see it like that, then they will not tune in.

media sources is to inform students about

that they miss the content inside. In a world

events and news on Auraria Campus and the

where print news is a fading and the average

a way that was visible and digestible to the

surrounding communities. The MET Report

student get their news online, Met Media is

consumer, the community at Auraria Campus,

covers national, international and local news.

at a crossroads. Some of this could be due to

more people would see the value in it. One way

The producers, or the MET Sports Show,

how the programs themselves are presented.

to do this could be to create interactive live

MET TV, MET Radio, The Metropolitan, and

Office Manager Elizabeth Norberg enorbert@msudenver.edu

of Met Media: MET TV, MET Radio, The

deliver the same content as any national

Kathleen Jewby kjewby@msudenver.edu

Making students excited enough to keep

attention. There are four main branches

The purpose of these student produced

Production Manager of Met Media

If MET Media presented it’s content in

events through MET Media. The purpose would

sports talk radio show. So why has there

The Metrosphere are presented as platforms for

be to spread awareness and present the MET

been a problem with student engagement?

students to learn how to create media. They are

Media brand in a fun a trustworthy entity.

The answer is the lack of awareness of

not presented as platforms for the student body

student media. Most students on campus do

to digest relevant and up to date entertainment

The MET offers now are very good. It just must

not know that these media sources exist. One

and news. Most students that take part in MET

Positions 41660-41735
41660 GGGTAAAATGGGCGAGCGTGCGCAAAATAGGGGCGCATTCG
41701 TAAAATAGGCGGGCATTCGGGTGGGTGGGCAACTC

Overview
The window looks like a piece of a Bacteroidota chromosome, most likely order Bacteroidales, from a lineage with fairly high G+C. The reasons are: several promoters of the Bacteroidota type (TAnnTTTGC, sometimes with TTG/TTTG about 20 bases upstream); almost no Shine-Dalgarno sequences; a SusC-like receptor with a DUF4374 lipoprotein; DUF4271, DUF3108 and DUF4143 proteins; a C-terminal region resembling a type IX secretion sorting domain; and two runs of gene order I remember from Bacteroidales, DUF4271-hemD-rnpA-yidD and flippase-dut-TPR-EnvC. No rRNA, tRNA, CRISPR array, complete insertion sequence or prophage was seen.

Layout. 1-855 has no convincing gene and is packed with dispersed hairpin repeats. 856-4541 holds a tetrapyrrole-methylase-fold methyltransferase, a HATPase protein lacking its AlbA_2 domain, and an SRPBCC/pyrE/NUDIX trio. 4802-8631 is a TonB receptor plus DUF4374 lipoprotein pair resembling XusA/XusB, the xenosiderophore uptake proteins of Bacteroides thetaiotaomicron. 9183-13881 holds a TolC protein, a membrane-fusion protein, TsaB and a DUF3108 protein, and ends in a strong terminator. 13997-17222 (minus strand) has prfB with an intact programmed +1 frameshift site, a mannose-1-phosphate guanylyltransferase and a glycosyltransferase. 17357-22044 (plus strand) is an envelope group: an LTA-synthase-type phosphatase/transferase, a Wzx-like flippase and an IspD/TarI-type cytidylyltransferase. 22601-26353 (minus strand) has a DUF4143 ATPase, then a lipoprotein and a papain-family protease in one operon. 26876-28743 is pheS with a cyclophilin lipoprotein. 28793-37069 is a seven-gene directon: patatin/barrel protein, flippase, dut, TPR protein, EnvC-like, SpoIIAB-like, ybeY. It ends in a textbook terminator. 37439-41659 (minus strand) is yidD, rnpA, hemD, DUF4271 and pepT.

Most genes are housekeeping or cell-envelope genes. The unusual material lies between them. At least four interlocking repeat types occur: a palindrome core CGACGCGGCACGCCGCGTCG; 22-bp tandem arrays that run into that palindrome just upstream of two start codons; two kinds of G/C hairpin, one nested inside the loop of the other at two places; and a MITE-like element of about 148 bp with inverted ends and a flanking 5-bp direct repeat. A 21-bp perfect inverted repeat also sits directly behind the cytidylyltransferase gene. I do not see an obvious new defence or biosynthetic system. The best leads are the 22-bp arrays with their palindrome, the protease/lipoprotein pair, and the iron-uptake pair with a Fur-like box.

get more readers, listeners and viewers. The

reason for this is advertisement. On a day-to-day

Media are in the communication or journalism

best place to start this is with the student body.

basis, the average student never comes across

departments. In many ways these extra

advertisements that make them aware of MET

curricular programs are designed for students

Media. There is no signage telling students,

to gain experience in their degree fields.

The programs, shows, and printed media that

Have an article you’d like to contribute? Want to voice your thoughts on a current event or subject that has been covered in the paper? Send your pieces to themetonline@gmail.com or Managing Editor Ali Watkins at awatkin9@msudenver.edu

Previously, there were errors to the picture’s caption. Adetilewa Awosanya’s name was misspelled and her title was incorrect. The Metropolitan regrets the error. Last week, we misspelled Ana Castillo’s name on two occasions on the front page and page 8. We apologize for the mistake.

sales@mymetmedia.com marketing@mymetmedia.com Brady Nelson bnelso73@msudenver.edu Caitlin Monaghan cmonagh12@msudenver.edu